Top Menu

FINDING THE FATS

This is the second in our series on label reading. Last time we discussed the ingredient lists; today we are going to tackle the Nutrition Facts Chart. This is where the truth is told, and it is essential that you understand it. Changes are coming to the labels in the next year, and we will talk more about those, but for today, let’s look at what we usually see.

The first line is “Serving Size.” This is what the manufacturer thinks is a reasonable serving. It may not be the serving size you use. If you eat several servings, all the values below will increase. There is a measurement, and a weight in grams. Count 30 grams as one ounce. So if the serving size is one cup and the weight is 245 grams, then one cup weighs just over eight ounces. If the serving size is 45 grams, that would be one and one half ounces.

The next line tells you the servings per container. Smile at this. If it says 2 ½ servings per container, think about how you will divide them up and what you will do with the extra half serving! This tells me that the manufacturer wanted to get pretty numbers in the rest of his chart, so he changed the serving size to fit his preferred numbers. Get realistic about how much of this product you are supposed to eat, or will want to eat, or will feel compelled to eat.

The next line contains calories. Your dietitian counts your calories for you, but you may want to look at comparing the calories in your various food choices.

Now we come to the biggie: fats. For many years, we have been told to eliminate as much fat as possible from our diets. That advice was incorrect. The current recommendations are that we should have 25% to 35% of our calories as fats. Too little fat in your diet causes many problems for the body, because fat is used to make hormones, skin, hair, nails, and other body tissues. If you follow a low-carbohydrate food plan, or a plan that eliminates certain carbohydrates, that means your fat (and protein) servings may need to be larger than you used to have. Let your dietitian specify for you how much added fat you should have at each meal. Too little fat can be worse than too much, in some cases.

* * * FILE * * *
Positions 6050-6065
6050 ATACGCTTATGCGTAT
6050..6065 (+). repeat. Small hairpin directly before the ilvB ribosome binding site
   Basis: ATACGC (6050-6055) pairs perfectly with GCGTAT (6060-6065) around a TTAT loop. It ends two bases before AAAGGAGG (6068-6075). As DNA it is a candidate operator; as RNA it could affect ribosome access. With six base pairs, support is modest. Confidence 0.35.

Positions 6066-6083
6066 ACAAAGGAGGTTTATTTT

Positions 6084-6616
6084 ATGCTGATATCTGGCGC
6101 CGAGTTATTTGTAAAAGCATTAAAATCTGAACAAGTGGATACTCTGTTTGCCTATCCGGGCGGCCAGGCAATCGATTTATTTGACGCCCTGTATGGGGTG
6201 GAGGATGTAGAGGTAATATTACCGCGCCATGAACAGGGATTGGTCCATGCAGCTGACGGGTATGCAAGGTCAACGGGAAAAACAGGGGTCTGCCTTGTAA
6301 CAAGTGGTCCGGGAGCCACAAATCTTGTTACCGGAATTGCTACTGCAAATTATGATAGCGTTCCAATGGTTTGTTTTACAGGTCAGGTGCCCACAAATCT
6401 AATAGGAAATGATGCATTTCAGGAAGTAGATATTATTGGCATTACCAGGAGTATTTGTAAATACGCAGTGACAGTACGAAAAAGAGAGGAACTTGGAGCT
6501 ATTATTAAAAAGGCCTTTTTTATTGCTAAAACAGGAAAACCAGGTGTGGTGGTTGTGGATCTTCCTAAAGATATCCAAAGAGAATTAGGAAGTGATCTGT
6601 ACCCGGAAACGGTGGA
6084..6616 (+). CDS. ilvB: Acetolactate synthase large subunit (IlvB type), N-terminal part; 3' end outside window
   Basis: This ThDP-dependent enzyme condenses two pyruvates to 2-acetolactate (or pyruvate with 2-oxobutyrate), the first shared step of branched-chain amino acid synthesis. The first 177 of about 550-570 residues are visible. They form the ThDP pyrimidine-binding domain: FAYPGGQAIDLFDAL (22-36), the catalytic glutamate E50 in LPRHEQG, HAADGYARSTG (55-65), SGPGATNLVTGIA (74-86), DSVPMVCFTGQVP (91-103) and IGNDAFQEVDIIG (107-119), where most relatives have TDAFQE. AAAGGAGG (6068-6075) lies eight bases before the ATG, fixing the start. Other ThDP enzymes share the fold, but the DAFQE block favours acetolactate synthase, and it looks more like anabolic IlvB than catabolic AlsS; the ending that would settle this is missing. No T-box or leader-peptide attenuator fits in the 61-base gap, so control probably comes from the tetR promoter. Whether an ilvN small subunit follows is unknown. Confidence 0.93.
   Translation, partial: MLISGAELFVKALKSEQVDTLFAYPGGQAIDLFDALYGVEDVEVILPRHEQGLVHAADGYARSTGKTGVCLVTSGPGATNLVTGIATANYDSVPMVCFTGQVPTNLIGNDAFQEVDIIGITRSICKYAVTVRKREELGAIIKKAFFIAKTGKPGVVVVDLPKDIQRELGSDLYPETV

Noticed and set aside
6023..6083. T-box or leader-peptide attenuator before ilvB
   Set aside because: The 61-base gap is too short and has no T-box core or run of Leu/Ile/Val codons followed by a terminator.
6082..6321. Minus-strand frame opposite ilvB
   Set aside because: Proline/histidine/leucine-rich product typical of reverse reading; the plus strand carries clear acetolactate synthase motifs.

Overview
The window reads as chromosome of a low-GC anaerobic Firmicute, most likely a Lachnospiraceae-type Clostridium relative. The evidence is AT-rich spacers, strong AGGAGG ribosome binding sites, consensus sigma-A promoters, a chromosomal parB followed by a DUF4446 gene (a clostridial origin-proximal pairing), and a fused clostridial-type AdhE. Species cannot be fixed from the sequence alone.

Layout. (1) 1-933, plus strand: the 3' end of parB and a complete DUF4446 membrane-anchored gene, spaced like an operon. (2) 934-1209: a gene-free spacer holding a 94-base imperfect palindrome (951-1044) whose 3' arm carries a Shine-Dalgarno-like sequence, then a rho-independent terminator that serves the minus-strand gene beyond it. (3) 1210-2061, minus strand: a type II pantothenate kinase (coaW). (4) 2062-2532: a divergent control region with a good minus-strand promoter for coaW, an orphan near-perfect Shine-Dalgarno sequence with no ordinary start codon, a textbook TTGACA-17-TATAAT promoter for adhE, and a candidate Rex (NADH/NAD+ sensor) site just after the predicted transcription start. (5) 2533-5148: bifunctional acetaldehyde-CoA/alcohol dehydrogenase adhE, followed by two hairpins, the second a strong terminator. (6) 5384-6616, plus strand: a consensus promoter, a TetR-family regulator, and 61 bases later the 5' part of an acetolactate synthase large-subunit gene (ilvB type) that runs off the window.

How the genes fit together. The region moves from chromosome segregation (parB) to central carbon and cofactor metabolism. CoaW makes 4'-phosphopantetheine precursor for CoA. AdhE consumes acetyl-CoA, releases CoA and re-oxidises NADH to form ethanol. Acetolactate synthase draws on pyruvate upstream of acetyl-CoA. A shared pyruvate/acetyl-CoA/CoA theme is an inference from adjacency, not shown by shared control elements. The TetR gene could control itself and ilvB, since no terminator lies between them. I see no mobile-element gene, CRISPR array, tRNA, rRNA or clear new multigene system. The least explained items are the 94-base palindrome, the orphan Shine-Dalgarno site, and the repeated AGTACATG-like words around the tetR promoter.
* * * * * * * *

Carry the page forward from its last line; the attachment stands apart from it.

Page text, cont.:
There are five kinds of fats listed on the label: total fat, saturated fat, trans fat, polyunsaturated fat, and monounsaturated fat. Saturated fats usually come from animals – the fat around a steak or pork chop, Crisco, etc. They are hard at room temperature. They raise total and LDL cholesterol. We want less than ten percent of your calories to be saturated.

Trans fats are fats that the manufacturer has changed. They may also be called “hydrogenated” or “partially hydrogenated” on the ingredient list. They are to be avoided. Trans fats raise your bad (LDL) cholesterol levels and lower your good (HDL) cholesterol levels. These changes are associated with increased risk of heart disease. Trans fats are in the process of being eliminated from our foods. If it says 0 grams of trans fat on the label, there may be up to 0.5 grams of trans fats. If you are having several servings, you may get a significant amount. Be careful with these.

Polyunsaturated and monounsaturated fats are usually liquid at room temperature and come from plants. These are the ones you want to emphasize in your diet. Olive oil, canola oil, and corn oil are all good choices.  Try to choose foods with twice as many of these fats as of saturated fats. (Just remember you want more of the longer words!)

Adjust your serving size to match the number of grams of fat you are supposed to have. If a food is cooked with spray fats or a small amount of fat, you do not need to count it. If it is cooked with a larger serving of fat, we estimate that ½ the fat used is on the food and ½ is in the pan.

Are there times when you want a food containing fats that are not good for you? Of course.  You are allowed to have these; 10% of calories can contain these foods. But focus on the healthy fats when you have the choice.

This is hard and complicated, I know. And sometimes scary too. Please comment and tell me if this was clear; and ask me your questions below.

Blessings to you,

Theresa

No comments yet.

Leave a Reply